Pennsylvania's Primary: Paperless and Unverifiable
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By Verified Voting Foundation
April 15, 2008
Pennsylvania's Presidential primary on April 22 will be essentially unrecountable, unverifiable, and unauditable - an irony, because state law requires manual audits of a statistical sample of ballots cast in elections.
85% of Pennsylvania's voters live in counties in which paperless
electronic voting is the only method of voting at the polling place.
Absentee voting requires an excuse in Pennsylvania, and there is no
early voting period, so the polling-place equipment will tabulate the
vast majority of the votes in the primary. Pennsylvania's Secretary of
State has judged that reel-to-reel paper trail printers compromise
voter privacy, and none of Pennsylvania's direct-recording electronic
(DRE) systems offer voter-verifiable paper records.
The availabilty of emergency paper ballots is also a cause of serious concern. Current election law does not specify a given amount of emergency paper ballots. The Secretary of State's office has suggested that enough emergency ballots for 20% of registered voters be available. We hope that all counties print sufficient ballots, given the expectation of high turnout.
Here is a summary of the voting systems used in Pennsylvania:
- According to the Secretary of State's most current voter registration statistics,
Pennsylvania has 8,326,564 registered voters. 7,064,129 voters are
registered in the 51 counties in which paperless electronic voting is
the only method of voting at the polling places.
the 51 counties which use paperless machines, 25 use the paperless
ES&S iVotronic touch screen machine as the principal voting system.
These counties have over 2.6 million registered voters, comprising 32%
of the registered voters in the state. After the state of Ohio's EVEREST
voting system review was published, Edward Felten, head of the Center
for Information Technology Policy at Princeton University, wrote that
the iVotronic is "too risky to use in elections."
counties, with over 900,000 registered voters, use the Diebold/Premier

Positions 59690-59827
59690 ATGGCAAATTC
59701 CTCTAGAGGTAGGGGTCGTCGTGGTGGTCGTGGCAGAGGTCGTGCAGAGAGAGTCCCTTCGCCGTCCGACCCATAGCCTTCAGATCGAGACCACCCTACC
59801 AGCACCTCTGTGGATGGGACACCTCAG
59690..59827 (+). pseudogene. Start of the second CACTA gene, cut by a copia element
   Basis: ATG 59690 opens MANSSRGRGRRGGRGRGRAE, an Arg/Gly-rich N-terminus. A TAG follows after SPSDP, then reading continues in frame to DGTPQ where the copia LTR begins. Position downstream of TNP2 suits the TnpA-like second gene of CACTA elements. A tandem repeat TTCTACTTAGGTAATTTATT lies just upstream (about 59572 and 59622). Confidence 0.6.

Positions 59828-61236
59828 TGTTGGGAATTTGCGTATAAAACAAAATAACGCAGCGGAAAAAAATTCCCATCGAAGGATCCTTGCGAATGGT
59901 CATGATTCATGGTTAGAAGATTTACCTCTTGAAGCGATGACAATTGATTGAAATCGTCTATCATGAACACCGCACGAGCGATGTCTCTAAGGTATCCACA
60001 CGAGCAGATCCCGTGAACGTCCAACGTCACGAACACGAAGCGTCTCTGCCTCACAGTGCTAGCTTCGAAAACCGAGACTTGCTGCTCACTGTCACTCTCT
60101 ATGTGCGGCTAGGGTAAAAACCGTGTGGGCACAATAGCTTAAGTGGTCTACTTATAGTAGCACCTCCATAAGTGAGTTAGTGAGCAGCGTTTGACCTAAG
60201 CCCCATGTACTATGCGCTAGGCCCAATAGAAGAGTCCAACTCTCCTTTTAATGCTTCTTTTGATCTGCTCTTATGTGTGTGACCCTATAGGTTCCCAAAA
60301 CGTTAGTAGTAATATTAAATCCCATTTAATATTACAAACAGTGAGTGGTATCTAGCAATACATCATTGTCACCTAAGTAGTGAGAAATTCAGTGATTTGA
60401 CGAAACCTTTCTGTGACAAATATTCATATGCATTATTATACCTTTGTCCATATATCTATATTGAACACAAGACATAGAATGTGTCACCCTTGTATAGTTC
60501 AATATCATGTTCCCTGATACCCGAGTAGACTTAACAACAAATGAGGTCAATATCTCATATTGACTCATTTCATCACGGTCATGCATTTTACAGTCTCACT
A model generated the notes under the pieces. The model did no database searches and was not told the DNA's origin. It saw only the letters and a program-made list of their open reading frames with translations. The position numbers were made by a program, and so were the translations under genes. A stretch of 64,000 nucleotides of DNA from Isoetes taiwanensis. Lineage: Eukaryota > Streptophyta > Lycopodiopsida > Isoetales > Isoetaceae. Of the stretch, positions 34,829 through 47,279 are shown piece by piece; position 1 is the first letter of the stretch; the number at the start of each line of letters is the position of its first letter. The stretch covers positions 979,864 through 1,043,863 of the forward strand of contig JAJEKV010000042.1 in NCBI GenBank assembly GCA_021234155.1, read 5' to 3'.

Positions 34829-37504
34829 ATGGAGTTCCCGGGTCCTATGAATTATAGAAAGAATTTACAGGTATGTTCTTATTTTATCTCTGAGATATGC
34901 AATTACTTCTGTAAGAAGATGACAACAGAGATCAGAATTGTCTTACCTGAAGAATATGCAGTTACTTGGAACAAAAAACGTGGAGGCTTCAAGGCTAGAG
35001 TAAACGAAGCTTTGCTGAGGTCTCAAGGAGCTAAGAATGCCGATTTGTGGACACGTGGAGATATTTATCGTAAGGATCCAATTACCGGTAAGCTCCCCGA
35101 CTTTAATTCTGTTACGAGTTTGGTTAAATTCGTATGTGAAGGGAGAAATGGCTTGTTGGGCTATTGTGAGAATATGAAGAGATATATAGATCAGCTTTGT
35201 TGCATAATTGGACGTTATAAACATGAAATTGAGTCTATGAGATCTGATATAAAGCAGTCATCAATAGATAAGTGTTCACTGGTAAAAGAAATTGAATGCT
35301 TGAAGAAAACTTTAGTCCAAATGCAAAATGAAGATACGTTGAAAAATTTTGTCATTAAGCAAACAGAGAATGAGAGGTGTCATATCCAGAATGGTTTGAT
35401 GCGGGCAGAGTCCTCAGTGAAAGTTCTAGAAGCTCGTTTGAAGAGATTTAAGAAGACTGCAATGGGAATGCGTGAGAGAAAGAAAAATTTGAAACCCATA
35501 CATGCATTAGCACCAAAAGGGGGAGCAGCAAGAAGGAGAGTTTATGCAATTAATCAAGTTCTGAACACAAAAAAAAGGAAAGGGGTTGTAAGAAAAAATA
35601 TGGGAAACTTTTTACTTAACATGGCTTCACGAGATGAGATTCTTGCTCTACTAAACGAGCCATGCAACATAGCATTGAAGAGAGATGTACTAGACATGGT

TSx touch screen as the voting system. California Secretary of State
Debra Bowen disallowed the TSx for use as a primary voting system for
multiple and grave security vulnerabilities, as well as threats to
voter privacy. See Secretary Bowen's withdrawal of approval here, and the full reports of the review teams.
- 6 counties, with over 2.3 million voters, use the push-button Shouptronic voting machine.
- 750,000 voters will use the Sequoia Advantage, which apparently miscounted party turnout New Jersey's February 5 primary. New Jersey county election officials called for an independent investigation of the machine
discrepancy. 104,000 voters in York County use the Sequoia AVC Edge, also disallowed for use as a primary system in California.
voters in Blair County will use the Hart Intercivic eSlate as the
primary system. The eSlate was also found vulnerable in the EVEREST (p. 228-230) and the California top-to-bottom review.
a complete reading of the California and Ohio reviews will reveal, all
of the optical systems used in Pennsylvania have serious security
vulnerabilities. But optical scan systems offer a record of the votes
that is independent of the software in the machine. And Pennsylvania
law, 25 P.S. 3031.17,
offers the best defense against these vulnerabilities: a random manual
audit of ballots cast in an election. Only the counties with paper ballots
can implement this law in a meaningful way.
under 1.2 million voters live in counties in which optically scanned
paper ballots are the primary voting system. 740,000 voters live in
four counties which use blended systems, with DREs used for accessible
voting systems. 420,000 voters live in the 12 counties that use optical
scan systems with a ballot-marking device for accessibility.
Although November is looming nearer, Lackawanna County decided in March 2008 to switch to an optical
scan/ballot-marker solution in time for the April 22 primary.
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